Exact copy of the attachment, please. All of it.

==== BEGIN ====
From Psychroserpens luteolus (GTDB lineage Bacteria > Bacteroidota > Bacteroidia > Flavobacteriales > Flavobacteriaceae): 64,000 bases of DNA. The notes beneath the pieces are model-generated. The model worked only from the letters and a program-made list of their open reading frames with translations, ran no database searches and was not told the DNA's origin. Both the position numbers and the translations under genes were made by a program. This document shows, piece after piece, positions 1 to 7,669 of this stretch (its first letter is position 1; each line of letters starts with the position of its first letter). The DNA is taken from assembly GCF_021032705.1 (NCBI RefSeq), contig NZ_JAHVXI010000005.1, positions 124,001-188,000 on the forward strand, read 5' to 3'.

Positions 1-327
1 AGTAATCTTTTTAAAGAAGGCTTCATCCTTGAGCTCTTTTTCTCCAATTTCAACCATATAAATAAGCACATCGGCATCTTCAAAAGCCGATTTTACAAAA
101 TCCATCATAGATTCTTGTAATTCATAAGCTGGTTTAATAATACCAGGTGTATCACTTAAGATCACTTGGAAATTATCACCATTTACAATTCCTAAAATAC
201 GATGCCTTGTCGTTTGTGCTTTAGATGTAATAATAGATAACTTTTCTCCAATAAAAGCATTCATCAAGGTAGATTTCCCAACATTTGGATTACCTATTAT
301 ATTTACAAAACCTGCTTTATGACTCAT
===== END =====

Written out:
From Psychroserpens luteolus (GTDB lineage Bacteria > Bacteroidota > Bacteroidia > Flavobacteriales > Flavobacteriaceae): 64,000 bases of DNA. The notes beneath the pieces are model-generated. The model worked only from the letters and a program-made list of their open reading frames with translations, ran no database searches and was not told the DNA's origin. Both the position numbers and the translations under genes were made by a program. This document shows, piece after piece, positions 1 to 7,669 of this stretch (its first letter is position 1; each line of letters starts with the position of its first letter). The DNA is taken from assembly GCF_021032705.1 (NCBI RefSeq), contig NZ_JAHVXI010000005.1, positions 124,001-188,000 on the forward strand, read 5' to 3'.

Positions 1-327
1 AGTAATCTTTTTAAAGAAGGCTTCATCCTTGAGCTCTTTTTCTCCAATTTCAACCATATAAATAAGCACATCGGCATCTTCAAAAGCCGATTTTACAAAA
101 TCCATCATAGATTCTTGTAATTCATAAGCTGGTTTAATAATACCAGGTGTATCACTTAAGATCACTTGGAAATTATCACCATTTACAATTCCTAAAATAC
201 GATGCCTTGTCGTTTGTGCTTTAGATGTAATAATAGATAACTTTTCTCCAATAAAAGCATTCATCAAGGTAGATTTCCCAACATTTGGATTACCTATTAT
301 ATTTACAAAACCTGCTTTATGACTCAT